With classes in full swing at DePauw University the Community Technology Enhancement Program (CTEP) is looking for people in need of a computer as well as people who could donate their old computers.
The program, which was started by DPU Spanish professor Bob Hershberger in 2003, as a part of the ITEP program at DePauw, works to help those in need by providing them a free computer.
"The goal of our program is to bridge the digital divide between the university and Putnam County," CTEP managing intern Megan Carter said. "We are trying to focus on people in our local community because that's very important to us."
The program re-images computers, which includes wiping the hard drive and then installing basic software on a computer, including Windows 7, Open Office, Internet browsers, I-tunes, Adobe software and security software.
Most of the time those who are approved for a computer will receive speakers, monitors, Ethernet cables and all power cords they may need.
"We give away computers and laptops," Carter said. "When we set up an appointment we show them how to use basic things like a mouse and a keyboard."
This year, Carter is also planning on setting up workshops with the help of computer science majors at DePauw.
"I currently work with a computer science professor at DePauw, Doug Harms, and we are trying to set up workshops for the community for basic understanding of digital literacy," Carter explained.
For those interested in obtaining a computer there is an application that must be filled out, which includes questions such as why they would like a computer, followed by an interview process via phone.
Applications can be obtained at the Putnam County Library, family services and soon at local schools. Although, non-profit organizations are able to apply for free computers as well, the program is working toward helping families with children in school.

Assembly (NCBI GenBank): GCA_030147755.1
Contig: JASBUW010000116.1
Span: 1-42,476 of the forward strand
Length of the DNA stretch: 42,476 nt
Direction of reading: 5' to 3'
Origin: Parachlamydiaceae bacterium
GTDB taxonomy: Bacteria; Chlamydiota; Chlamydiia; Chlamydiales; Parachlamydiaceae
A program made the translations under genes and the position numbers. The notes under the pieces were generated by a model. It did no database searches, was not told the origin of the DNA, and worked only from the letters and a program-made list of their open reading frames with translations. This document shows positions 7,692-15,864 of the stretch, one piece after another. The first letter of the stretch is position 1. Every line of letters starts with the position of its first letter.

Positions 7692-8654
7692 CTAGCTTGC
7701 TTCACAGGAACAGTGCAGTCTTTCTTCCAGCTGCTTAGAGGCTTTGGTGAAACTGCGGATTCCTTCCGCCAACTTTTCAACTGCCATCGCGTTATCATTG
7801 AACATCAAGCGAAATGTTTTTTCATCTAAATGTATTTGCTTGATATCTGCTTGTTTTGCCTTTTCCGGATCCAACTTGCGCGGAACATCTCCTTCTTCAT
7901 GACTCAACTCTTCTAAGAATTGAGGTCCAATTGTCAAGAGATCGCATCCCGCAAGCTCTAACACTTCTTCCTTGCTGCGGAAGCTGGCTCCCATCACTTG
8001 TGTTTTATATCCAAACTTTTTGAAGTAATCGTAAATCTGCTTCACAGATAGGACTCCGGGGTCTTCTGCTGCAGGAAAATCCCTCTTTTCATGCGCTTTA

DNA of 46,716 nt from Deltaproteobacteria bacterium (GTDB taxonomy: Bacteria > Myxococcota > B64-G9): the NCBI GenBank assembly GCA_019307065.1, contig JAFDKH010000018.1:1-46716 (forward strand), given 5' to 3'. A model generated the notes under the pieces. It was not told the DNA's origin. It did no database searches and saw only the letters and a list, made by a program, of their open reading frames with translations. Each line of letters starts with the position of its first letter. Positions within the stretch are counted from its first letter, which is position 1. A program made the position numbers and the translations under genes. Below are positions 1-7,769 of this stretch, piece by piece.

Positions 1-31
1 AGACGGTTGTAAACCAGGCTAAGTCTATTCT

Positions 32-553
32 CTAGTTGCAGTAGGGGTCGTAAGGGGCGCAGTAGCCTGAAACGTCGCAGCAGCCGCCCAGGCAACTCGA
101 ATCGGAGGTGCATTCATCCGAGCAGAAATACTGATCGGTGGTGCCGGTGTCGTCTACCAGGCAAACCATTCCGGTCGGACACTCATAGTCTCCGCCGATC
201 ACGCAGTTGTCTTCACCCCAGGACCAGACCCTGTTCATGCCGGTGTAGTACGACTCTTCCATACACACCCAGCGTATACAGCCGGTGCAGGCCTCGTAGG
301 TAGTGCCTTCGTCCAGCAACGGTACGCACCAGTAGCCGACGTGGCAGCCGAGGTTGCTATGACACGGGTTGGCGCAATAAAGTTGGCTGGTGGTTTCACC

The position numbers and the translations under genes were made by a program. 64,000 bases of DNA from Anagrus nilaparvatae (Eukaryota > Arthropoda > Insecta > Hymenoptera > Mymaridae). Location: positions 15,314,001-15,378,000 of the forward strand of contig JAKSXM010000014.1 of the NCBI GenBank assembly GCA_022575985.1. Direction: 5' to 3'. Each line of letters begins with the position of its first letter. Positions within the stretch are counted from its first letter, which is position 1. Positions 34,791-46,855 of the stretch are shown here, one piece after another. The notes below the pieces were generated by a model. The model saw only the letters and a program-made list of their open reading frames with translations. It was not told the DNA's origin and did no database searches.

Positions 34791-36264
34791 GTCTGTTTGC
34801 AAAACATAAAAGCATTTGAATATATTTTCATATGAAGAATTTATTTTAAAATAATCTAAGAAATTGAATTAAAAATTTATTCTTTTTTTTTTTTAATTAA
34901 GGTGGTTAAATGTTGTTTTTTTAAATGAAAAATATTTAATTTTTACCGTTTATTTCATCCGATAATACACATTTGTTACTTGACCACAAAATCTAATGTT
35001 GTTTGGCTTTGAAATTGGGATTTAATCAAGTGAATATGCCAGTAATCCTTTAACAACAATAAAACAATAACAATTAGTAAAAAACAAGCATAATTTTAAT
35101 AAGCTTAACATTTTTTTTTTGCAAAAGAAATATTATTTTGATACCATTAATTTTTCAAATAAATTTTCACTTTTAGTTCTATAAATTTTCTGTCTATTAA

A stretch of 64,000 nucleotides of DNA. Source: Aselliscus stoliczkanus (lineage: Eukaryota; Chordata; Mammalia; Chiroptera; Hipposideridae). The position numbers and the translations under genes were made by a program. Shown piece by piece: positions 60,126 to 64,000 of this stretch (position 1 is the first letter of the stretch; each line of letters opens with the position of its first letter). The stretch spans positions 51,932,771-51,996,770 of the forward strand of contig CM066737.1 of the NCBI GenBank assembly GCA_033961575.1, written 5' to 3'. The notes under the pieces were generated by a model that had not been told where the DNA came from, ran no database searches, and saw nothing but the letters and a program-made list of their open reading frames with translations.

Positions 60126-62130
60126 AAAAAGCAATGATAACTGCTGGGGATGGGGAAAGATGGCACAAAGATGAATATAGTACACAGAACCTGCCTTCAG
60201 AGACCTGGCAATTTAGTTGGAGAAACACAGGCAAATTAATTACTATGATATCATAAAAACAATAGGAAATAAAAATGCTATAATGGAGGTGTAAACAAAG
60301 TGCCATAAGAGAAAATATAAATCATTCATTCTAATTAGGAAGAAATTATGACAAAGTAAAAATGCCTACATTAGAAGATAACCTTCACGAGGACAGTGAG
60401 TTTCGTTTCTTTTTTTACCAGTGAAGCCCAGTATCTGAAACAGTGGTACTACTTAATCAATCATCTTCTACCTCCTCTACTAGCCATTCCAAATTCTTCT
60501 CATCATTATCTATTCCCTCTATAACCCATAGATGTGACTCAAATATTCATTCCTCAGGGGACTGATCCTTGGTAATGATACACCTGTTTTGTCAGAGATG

"The individual ones are most crucial I feel because it targets families," Carter said. "Most of our applications are coming in because a lot of children in the community don't even have their own computer at home. We are happy to donate to non-profits and schools who may need computers, but our focus right now is on individuals."
If an individual is approved for a computer there is a $20 fee due when one picks up their new computer. For organizations, there is a $10 fee per computers, as they most likely would receive more than one. This fee is to cover the purchasing of the operating system licenses as well as any necessary hardware upgrades, such as modems and increased memory.
"We sit down with them and show them basic parts of the computer, how to plug in the computers, where all the cords go and so on," Carter said.
Currently, the donations of the computers are through the USDA and donations through DePauw and the community, but there is always a need for more.
"We have a lot of computers ready to go," Carter said. "But we need people to donate their old computers. Not just computers, but monitors, keyboards, mice, printers or power cords. We need anything."
In order for a computer to be accepted as a donation it must have a working motherboard, all casing panels with a legible Microsoft Certificate of Authenticity, 1 GHz/Pentium 4 processor or above (slower processors are accepted if the computer was issued with Microsoft XP or later), power supply and all internal cables, video, sound and network cards.
It is preferred that the computer have a working CD-ROM drive, 512 MB RAM or more and 20 GB hard drive or larger.
This year, the program is hoping to give away at least 30 computers to those in need. However, it all depends on donations.
CTEP is located at DePauw University. However, the office is actually located down the street at the South End Community Center at 605 Crown St., Greencastle.
For more information on requesting a computer or donating one persons may contact CTEP at 658-5920 or 765-276-7066 or email firstname.lastname@example.org.